B. Tariff on Goods - TPP defines 'good of origin' limiting non-originating material to 10% to qualify application of TPP tariff rules. However, the value of good may include all values contributed to a good including processing, packaging, shipping, etc. Hence, the computation may be complex. Critic of TPP claims that China as a material supplier can still avoid tariff even including 60% of material cost into a TPP.
C. Intellectual Property Rights - TPP made strides beyond the Trade Related Aspects of Intellectual Property Rights (TRIPS) of WTO on copyright protection, removing obligation of Internet Service Provider (ISP) for monitoring content and protecting trade secrets from theft. A key impact is that member partners cannot exclude state-owned enterprise from IP rights enforcement under TPPA.
D. Investment Disputes - The TPP used a 'negative list basis' to deal with investment issues, a clever approach to let every partner member to provide an objection list for debate and consideration. Anything not in the list will be then covered by the investment rules. The big win in the chapter of investors is the adoption of an arbitration process for settling investment disputes through International Center for Settlement of Investment Disputes (ICSID) bypassing member partner's court system.
The U.S. Government claims credit for the above main features of TPPA. However, this TPPA's triumph for capitalism does raise concern about the power of global enterprises outweighing that of national government. TPPA gives the US corporations advantages in doing businesses in Asia Pacific countries, but it also allows foreign entities to challenge the U.S. in areas of public health, environment, agriculture, labor practices, etc. The ICSID arbitration, not like court system, is a self-serving enterprise itself likely to favor a global investor in a dispute case. Is it a good thing when a foreign investor can challenge the government action of protecting labor, consumer, public health, global development and small businesses outside of a court system?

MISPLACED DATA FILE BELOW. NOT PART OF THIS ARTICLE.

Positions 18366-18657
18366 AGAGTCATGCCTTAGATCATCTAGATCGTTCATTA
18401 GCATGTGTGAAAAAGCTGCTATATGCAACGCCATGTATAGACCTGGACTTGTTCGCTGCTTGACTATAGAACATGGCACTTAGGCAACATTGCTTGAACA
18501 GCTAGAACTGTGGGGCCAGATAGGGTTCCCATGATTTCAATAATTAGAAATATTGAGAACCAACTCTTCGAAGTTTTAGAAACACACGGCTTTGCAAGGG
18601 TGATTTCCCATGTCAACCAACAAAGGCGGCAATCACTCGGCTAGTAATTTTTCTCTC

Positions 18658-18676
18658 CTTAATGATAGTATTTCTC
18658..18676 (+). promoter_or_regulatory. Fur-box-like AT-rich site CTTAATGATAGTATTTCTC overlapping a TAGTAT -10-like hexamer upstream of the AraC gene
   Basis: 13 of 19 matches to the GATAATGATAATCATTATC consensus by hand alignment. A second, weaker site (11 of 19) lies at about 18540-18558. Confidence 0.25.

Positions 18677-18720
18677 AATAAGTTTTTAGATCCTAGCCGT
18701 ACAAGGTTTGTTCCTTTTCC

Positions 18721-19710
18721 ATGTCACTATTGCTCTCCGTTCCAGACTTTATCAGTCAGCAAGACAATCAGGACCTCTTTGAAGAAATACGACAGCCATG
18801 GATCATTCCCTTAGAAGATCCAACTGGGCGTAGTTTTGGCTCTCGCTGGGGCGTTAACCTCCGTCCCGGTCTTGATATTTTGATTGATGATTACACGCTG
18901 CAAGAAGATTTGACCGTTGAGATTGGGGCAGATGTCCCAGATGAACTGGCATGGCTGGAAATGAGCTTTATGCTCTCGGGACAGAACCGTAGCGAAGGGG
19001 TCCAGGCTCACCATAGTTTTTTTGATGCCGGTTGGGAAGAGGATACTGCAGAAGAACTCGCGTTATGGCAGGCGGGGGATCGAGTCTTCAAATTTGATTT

Many organizations have issued concerns against TPPA: 1. Bad for workers, forced to compete with foreign low-cost workers (CWA), 2. TPPA is a wish list for powerful special interest groups and international corporations; death to Free Speech and Open Internet. (Fight for the Future) 3. Dismantling public health safeguard and restricting access to price-lowering generic drugs. (Doctors without Border) 4. TPPA's environmental chapter is weaker than the agreement achieved by President Obama with China. (Environmental Workers). On intellectual properties, TPPA is regarded as favoring IP owners more than IP users; government may be prohibited to examine the source code even the issue could be affecting public safety.
The exclusion of other AP countries (populated India and fast rising China) is definitely a failure of TPP. As China is aggressively developing her own strategy in trade and investment through bilateral negotiations and proposing grand schemes of "One Road and One Route" (trade routes) with ideas of promoting more transparent and integrated digital and online trade platforms (processes and procedures) and physical infrastructure (facilities for transport and distribution) as well as creating new investment vehicles such as Asian Infrastructure Investment Bank (AIIB) supported by 57 founding members, the TPPA may be a little too limited (in members and scope), too selfish (capitalistic with little socialistic consideration) and too near-sighted (profit-minded with no vision) to be really called “the 21st Century Agreement”.